There are some good examples of interesting/fun spurious correlations here (Examples for teaching: Correlation does not mean causation). Many/most of these are "funny" examples that aren't likely to affect real life decision making. In contrast, this thread (Real examples of Correlation confused with Causation) has some interesting examples of real-life misinterpretation of spurious correlations.

I'm wondering if anyone has cool/interesting favorites along the lines of the second thread, for a related-but-different phenomenon: published experiments (i.e., not correlational data) whose results were later discovered to be confounded in an interesting/unexpected/memorable way.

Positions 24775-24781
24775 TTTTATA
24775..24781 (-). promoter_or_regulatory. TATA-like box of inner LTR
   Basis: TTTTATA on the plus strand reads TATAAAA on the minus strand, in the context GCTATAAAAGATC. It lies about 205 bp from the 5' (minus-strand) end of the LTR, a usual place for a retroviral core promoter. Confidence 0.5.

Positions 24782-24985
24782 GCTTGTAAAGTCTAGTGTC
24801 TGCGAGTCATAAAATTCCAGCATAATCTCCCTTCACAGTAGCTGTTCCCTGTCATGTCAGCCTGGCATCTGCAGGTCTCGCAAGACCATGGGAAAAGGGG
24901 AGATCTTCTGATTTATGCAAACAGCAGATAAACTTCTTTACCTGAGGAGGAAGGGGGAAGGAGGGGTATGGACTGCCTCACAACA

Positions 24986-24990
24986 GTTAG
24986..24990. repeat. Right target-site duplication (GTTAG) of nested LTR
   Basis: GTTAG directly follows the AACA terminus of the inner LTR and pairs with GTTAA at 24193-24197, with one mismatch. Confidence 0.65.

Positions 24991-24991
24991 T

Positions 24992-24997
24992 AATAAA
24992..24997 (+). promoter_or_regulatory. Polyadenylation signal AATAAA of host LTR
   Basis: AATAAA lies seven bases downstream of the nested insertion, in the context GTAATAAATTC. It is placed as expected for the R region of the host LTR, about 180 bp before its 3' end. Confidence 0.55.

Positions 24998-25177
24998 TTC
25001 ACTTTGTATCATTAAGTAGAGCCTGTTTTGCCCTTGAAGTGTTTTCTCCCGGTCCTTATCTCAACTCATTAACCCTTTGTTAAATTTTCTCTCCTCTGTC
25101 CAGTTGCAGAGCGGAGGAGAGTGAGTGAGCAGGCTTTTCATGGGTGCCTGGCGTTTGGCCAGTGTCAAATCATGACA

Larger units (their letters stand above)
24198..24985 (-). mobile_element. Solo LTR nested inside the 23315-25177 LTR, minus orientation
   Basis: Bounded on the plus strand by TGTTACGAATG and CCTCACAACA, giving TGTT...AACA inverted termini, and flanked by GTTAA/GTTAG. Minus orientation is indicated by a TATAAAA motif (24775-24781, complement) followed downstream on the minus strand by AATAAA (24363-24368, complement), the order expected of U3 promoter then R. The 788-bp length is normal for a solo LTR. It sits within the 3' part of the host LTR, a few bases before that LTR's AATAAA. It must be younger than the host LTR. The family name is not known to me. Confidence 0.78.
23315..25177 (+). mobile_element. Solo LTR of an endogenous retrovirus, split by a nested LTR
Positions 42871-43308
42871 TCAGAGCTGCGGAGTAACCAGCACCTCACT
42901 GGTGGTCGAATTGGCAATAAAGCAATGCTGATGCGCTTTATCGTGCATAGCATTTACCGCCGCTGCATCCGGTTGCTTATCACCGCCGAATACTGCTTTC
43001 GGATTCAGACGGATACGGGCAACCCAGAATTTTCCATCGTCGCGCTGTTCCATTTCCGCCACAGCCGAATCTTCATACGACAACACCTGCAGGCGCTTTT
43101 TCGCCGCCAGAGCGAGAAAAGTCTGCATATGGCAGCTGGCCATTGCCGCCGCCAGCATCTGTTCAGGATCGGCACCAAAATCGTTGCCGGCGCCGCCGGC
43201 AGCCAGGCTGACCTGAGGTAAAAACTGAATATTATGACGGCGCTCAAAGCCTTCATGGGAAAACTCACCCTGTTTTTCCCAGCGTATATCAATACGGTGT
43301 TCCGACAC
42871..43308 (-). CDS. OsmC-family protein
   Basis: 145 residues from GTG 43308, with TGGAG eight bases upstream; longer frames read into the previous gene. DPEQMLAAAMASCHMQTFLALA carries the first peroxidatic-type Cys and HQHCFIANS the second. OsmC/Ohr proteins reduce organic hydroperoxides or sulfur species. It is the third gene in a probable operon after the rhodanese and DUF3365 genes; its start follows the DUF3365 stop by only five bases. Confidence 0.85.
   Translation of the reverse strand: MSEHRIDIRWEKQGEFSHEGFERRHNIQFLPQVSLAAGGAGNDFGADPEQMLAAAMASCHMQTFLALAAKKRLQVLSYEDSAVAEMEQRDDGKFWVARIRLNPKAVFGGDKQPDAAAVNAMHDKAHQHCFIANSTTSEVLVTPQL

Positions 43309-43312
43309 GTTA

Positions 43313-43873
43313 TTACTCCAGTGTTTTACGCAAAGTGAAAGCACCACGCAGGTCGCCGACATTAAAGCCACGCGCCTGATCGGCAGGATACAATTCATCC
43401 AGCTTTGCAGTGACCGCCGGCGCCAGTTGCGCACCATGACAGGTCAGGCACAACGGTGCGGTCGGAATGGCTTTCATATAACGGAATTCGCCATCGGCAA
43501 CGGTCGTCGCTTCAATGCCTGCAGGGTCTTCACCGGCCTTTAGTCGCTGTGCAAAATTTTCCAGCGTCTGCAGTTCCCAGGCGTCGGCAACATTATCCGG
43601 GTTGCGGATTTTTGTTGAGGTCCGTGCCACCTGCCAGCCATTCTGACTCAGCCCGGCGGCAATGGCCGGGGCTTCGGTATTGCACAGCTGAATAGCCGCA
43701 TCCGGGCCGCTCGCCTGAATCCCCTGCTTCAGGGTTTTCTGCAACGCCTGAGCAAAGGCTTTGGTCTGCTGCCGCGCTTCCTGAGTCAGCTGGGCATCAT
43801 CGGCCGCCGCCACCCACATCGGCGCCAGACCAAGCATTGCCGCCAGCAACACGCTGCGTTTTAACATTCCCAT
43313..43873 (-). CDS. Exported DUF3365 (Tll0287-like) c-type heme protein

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There is one example explained in Causality (2009) p. 358:

... a study involving injected vitamin E as a treatment for incubated children at risk for retrolental fibroplasia. The randomized experiment indicated efficacy for the injections, but it was soon discovered that the actual effective treatment was opening the pressurized, oxygen-saturated incubators several times per day to give the injections, thus lowering the barometric pressure and oxygen levels in the blood of the infants.

The problem here was that experimenters were not only doing $X$ (vitamin E injection), but doing $X$ and $Z$ (vitamin injection and opening the incubator), thus what they thought was the effect of one intervention ($X$) was in fact the effect of another ($Z$). This could have been detected with a placebo group in the study.


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